The most illustrative example provided by the report is the development of ADAS technologies in vehicles. More generally, it is the advent of connected vehicles that should profoundly question the nature of the risk, the frequency (about 70% reduction) and the severity of the claims.
In the case of auto insurance, mobile applications could bring all the players in the ecosystem directly into contact.
What opportunities for the development of ideas and innovations
3 options are possible:
- Strategic partnerships: Allianz (with Baidu) or AIG (with IBM)
- Investments in start-ups: a subsidiary of Munich Re uses drones and Swiss Re has created a start-up accelerator in Bangalore
- Internal innovation labs: AXA, Metlife or Aviva have chosen this option by creating labs in Singapore, among others.
4. Capturing value from the core
Existing customers, brand, data or technical skills are all assets that can be valued. This can only work if they can be exploited in the digital world!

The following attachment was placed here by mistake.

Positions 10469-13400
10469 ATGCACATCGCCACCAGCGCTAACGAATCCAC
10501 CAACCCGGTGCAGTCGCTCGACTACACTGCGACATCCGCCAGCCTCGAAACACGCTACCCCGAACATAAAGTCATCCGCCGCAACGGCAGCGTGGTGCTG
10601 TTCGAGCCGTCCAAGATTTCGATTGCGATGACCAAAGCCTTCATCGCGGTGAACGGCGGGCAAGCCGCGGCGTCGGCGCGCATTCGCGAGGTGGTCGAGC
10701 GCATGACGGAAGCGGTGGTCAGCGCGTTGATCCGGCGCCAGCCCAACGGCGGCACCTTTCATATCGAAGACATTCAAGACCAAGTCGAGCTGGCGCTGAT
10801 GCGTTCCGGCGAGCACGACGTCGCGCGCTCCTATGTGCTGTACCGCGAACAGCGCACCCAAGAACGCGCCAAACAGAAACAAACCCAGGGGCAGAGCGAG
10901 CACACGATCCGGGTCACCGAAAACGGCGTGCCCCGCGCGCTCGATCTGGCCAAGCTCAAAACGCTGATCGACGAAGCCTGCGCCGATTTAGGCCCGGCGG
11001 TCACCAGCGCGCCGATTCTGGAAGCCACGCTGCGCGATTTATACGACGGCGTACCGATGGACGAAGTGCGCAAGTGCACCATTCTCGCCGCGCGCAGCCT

Redefining the customer journey
The arrival of digital technologies is causing a real change in the way companies act with their insured parties. In terms of methods, we have gone from a time when we knew exactly everything and how to do it, at a time when we know nothing and where we test and learn!
More concretely, three means put forward for this redefinition
- Design thinking: put the customer at the heart of the reflection, and consider at each moment how to meet his needs
- Automation & measure: these techniques are used to better anticipate or process requests, and especially to measure their effectiveness